It's becoming terribly fashionable to throw Dell
) a lifeline these days. The company that revolutionized the PC industry with its direct sales of made-to-order computers has been a laggard lately, and everyone's dishing out the chicken soup for Dell's troubled soul.
We did it last month. And Barron's gave it a shot over the weekend with Jay Palmer's "How to Fix a Busted Icon" article.
Keep in mind that Dell needing a journalistic nudge is like Albert Pujols hitting up his Little League coach for batting pointers. Despite the brutal slide that Dell investors have suffered through over the past two years, the company remains a juicy 200-bagger over the past 16 years. Now, don't get me wrong -- I'm a realist. If you bought in February of 2005, you'd be sitting on a 48% paper loss today. That hurts, I know. But let's call off the hearse. Or the soup bowl.
How to nix a fix
Palmer's article is spot-on in many regards. Dell's customer service has gotten a bad rap in recent years, in large part due to the outsourcing of some of its call centers overseas. Suggesting that founder Michael Dell return as CEO to help usher in a turnaround -- a move that worked famously for Apple Computer (Nasdaq: AAPL ) -- makes sense, even if I don't blame the company's slump entirely on CEO Kevin Rollins.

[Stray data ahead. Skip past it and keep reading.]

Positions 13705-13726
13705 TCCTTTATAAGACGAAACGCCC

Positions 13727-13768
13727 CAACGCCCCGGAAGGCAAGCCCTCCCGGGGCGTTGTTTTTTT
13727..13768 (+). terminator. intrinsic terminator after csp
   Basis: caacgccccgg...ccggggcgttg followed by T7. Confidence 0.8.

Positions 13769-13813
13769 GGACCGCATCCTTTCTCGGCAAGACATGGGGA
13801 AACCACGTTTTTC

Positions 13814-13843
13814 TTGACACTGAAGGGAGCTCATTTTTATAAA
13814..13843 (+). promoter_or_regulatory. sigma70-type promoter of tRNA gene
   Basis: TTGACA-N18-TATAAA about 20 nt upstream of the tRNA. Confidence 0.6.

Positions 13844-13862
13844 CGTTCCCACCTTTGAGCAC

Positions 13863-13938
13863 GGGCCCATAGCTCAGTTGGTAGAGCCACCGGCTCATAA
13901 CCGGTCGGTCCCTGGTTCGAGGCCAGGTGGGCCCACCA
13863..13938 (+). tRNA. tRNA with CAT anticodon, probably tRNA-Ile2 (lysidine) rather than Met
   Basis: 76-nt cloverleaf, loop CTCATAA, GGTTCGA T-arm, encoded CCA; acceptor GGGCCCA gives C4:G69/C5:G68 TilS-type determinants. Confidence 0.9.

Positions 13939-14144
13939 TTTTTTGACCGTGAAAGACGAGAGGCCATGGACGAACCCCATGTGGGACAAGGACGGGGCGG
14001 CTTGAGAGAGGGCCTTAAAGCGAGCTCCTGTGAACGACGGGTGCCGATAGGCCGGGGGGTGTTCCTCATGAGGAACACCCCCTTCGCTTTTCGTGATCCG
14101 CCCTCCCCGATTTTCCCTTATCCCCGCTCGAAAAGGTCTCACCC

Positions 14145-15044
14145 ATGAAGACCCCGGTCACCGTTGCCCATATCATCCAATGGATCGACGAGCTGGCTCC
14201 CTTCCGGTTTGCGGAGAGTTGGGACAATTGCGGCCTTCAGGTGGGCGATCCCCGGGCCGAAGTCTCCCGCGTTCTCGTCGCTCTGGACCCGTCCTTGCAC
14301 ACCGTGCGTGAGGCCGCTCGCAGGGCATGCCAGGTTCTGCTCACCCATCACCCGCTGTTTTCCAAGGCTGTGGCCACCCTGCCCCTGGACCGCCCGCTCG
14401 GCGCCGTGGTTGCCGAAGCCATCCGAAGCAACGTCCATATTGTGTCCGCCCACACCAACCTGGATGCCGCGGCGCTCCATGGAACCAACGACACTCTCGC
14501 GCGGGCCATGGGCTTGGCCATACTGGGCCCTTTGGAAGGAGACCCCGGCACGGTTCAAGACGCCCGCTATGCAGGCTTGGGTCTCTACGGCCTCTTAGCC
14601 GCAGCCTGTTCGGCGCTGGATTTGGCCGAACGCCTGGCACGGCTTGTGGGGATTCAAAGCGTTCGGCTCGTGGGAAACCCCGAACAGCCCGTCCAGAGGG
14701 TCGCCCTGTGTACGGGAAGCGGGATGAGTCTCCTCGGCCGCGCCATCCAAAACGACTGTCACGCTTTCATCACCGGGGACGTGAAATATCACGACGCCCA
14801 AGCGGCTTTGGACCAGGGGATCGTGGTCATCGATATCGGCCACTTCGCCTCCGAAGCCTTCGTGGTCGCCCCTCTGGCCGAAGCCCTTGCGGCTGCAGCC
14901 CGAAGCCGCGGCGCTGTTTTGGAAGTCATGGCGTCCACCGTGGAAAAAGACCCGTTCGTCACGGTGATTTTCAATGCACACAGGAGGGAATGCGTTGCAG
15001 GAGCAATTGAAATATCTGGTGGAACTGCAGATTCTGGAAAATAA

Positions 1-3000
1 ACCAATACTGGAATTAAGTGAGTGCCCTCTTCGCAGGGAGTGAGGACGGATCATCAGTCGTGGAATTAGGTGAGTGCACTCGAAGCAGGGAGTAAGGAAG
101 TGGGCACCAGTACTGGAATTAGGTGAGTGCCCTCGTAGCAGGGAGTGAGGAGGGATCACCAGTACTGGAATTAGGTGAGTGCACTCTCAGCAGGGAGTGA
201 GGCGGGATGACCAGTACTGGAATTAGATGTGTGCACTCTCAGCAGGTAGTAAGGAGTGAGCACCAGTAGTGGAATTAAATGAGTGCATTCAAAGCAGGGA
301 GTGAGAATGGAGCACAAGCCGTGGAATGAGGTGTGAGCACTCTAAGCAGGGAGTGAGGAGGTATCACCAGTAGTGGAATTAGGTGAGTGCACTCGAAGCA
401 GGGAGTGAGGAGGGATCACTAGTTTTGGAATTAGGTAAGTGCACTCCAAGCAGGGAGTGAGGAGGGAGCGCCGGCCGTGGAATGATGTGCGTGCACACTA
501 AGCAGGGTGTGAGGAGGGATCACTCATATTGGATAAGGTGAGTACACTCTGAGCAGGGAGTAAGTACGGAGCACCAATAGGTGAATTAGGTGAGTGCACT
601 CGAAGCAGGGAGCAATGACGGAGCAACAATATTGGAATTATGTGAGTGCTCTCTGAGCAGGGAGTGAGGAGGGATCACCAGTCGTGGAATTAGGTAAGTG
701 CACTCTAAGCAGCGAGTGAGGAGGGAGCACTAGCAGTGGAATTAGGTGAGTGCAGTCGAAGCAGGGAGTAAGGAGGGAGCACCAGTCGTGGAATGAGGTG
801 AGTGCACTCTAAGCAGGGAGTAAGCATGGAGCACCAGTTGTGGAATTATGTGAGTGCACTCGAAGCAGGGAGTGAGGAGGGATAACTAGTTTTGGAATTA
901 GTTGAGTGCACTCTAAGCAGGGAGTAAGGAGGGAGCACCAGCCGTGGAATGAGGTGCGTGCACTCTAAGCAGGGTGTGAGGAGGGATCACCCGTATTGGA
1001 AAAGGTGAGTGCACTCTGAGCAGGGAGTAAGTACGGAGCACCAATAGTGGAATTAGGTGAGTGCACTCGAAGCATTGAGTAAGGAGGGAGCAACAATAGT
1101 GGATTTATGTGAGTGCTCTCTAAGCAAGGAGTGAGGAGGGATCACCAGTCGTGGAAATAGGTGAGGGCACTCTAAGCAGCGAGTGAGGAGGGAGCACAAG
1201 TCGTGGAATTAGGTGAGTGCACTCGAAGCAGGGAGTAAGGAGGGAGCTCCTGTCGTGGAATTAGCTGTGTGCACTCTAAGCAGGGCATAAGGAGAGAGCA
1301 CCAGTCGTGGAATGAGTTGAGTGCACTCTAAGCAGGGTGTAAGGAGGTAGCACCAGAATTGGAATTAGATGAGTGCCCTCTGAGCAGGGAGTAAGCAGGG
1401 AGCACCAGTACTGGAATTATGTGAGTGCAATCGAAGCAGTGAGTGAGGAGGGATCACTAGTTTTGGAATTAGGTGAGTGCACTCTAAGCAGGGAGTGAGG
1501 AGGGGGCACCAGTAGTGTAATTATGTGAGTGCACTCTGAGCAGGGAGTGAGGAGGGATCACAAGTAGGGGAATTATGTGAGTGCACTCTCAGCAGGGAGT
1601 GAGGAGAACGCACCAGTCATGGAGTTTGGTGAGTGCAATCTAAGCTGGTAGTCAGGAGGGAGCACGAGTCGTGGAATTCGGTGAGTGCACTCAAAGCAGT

My beef with Palmer's roadmap comes when he suggests that "Dell must embark on some bold retail ventures" by following Apple's lead and ramping up the expansion of Dell-branded stores that actually stock computers.
It's a suggestion that feels flawed on many different levels. For starters, Apple's success is unique. Ever wonder why Gateway (NYSE: GTW ) had to shutter its stores? Apple has been a hit, but where would it be if the iPod had never become a must-have consumer electronics appliance?
We can't kid ourselves. Apple has always made some pretty amazing machines, but even with powerful eye candy, the stock was trading for little more than the greenery on its balance sheet. Then the iPod debut created the "halo effect" that has made Apple a brand that matters -- 50 million iPods later.